This year is the fourth annual Presidential Hackathon. From the start, it was affected by the rising pandemic. As an important collaboration platform for the government and citizens, the team flexibly adapted and modified the participation approach: the first workshop was fully remote, and the second workshop was held using the concept of “Shared Reality”, so there was no interruption due to the pandemic.
Even though the pandemic has now eased, in my opinion, the experience and results of this integration of virtual and physical realities are still worthy of your reference.
The first and second Presidential Hackathon workshops all followed the traditional hackathon process. All people gathered and were divided into teams to post ideas and discussions at the same physical location. The reviewers listened to briefings from and provided consultation to each team at a fixed time. After the outbreak of the global pandemic in 2020, the third annual workshop arranged each team in an independent space, and the briefings and consultations with the reviewers were also changed to video conferencing.
Last year’s experience has made us realize that although the fully online approach can effectively reduce contact and ensure the effectiveness of pandemic prevention, it is difficult to ignite the sparks inspired by physical exchanges. The constrains due to participation and connection quality at a fixed time are no less than those in a physical field. On the other hand, the traditional fully physical approach not only has pandemic prevention concerns, but also has various physical limitations such as mutual noise interference from each table, lack of clear visibility during briefing, etc.
In view of this, this year, with the assistance of the “jothon.g0v” team, we adopted a hybrid model. In addition to the presentations and discussions in the physical space, the team also created an exclusive hackathon hall on the online platform Gather Town, and reviewers and teams all have virtual avatars. If a team needed additional help during physical discussions, or if they could not find local experts to discuss, they could go online as a group at any time. When they reached a stage through discussions in the virtual space and wanted to show the preliminary results, they could also gather together physically at any time.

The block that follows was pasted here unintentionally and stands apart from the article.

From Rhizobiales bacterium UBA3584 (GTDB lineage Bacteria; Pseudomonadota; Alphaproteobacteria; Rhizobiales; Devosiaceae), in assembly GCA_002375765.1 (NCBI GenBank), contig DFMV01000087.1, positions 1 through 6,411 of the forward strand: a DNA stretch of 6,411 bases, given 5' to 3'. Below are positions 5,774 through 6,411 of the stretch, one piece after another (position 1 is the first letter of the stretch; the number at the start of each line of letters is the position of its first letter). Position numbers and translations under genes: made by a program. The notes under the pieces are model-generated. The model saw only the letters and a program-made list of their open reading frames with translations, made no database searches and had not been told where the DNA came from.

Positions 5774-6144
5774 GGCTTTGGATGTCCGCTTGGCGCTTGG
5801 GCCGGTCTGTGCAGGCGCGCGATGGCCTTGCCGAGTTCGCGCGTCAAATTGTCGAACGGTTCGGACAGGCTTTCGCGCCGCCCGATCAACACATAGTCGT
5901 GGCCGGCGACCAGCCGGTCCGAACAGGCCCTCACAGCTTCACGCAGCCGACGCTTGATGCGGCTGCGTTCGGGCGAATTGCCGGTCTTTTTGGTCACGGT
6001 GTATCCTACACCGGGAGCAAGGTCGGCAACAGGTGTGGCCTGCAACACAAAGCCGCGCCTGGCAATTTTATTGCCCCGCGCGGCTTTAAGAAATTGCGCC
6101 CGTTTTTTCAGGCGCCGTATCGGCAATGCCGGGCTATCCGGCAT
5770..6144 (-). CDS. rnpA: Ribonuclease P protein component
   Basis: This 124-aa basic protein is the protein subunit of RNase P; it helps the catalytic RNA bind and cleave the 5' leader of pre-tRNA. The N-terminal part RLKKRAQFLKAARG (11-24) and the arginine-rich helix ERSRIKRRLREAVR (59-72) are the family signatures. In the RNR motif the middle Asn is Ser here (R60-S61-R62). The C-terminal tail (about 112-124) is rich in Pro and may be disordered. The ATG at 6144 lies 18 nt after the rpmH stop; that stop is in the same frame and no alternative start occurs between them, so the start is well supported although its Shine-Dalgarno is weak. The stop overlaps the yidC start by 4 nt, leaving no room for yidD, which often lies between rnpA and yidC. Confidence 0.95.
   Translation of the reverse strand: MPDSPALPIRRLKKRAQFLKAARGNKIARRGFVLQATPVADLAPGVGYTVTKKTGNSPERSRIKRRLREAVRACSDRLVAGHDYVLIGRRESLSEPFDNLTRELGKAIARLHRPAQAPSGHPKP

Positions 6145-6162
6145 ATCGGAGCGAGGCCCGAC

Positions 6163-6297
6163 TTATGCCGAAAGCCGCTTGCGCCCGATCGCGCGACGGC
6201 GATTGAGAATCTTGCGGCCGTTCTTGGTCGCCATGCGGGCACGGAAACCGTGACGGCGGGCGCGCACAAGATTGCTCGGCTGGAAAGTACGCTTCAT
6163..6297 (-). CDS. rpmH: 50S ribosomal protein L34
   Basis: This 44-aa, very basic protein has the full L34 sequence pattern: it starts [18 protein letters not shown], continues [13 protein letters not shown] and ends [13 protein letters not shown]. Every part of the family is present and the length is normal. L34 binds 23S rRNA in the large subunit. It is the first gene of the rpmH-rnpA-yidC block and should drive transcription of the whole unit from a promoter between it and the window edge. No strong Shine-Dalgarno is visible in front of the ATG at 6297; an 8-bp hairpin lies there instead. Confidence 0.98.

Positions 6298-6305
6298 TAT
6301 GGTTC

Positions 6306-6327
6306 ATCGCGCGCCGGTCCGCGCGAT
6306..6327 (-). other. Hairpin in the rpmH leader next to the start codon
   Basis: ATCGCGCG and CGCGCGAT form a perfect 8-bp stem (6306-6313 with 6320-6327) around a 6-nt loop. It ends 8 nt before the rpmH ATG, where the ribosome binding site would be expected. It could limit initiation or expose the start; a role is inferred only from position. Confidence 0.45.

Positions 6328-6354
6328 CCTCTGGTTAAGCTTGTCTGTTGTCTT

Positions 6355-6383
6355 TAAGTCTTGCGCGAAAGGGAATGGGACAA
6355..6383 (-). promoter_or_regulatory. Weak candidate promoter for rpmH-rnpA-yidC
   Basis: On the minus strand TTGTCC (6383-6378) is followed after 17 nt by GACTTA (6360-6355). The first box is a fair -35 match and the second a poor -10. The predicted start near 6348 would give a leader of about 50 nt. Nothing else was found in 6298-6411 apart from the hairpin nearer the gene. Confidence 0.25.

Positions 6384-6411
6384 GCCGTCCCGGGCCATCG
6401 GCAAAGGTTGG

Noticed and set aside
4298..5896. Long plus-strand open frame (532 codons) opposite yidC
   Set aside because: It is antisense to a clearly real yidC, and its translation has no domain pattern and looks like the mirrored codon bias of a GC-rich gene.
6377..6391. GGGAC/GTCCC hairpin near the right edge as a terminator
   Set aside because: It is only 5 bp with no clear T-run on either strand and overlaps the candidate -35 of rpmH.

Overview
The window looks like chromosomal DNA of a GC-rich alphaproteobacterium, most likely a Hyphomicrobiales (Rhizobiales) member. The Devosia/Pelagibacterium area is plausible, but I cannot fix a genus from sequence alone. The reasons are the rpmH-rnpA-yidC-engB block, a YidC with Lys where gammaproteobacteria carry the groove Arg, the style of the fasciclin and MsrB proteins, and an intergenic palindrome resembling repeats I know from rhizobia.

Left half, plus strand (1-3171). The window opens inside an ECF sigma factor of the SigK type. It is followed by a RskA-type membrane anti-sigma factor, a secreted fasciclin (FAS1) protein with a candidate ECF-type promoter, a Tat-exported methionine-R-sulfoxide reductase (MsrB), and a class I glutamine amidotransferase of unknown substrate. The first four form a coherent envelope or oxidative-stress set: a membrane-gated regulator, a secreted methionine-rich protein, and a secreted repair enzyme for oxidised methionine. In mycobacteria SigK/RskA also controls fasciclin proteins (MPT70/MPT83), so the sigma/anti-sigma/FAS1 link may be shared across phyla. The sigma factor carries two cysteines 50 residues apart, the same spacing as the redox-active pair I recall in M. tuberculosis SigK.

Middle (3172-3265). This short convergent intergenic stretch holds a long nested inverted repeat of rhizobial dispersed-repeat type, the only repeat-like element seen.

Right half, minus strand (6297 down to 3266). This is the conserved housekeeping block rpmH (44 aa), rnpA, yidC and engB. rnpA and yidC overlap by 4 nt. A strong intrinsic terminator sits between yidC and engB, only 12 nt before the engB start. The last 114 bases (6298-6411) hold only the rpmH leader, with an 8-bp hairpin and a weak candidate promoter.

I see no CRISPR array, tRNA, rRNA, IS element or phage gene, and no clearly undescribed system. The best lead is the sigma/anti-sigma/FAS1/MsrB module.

As a result, the problem analysis of each team this year is indeed more insightful. It not only “explains the problem”, such as which open data lacks integration, but also further “solves the problem” through collaboration to find specific solutions for users to participate in data governance.
The main theme of the Presidential Hackathon is to leverage inputs of the citizen community to spur new ideas in the face of existing problems and ultimately form concrete plans to enhance the effectiveness of public services. In my opinion, in addition to the impressive results of the participating teams, in the Presidential Hackathon this year, the collaboration process itself put forward a pioneering demonstration of the integration of virtual and physical work models.
I think the true spirit of “shared reality” is to allow everyone to transcend physical and time constraints and combine virtual and physical realities to create a space suitable for each other. Only in this way can we fully experience the feeling of being present together, and then create the future together to become an autonomous and interconnected “Multiverse”.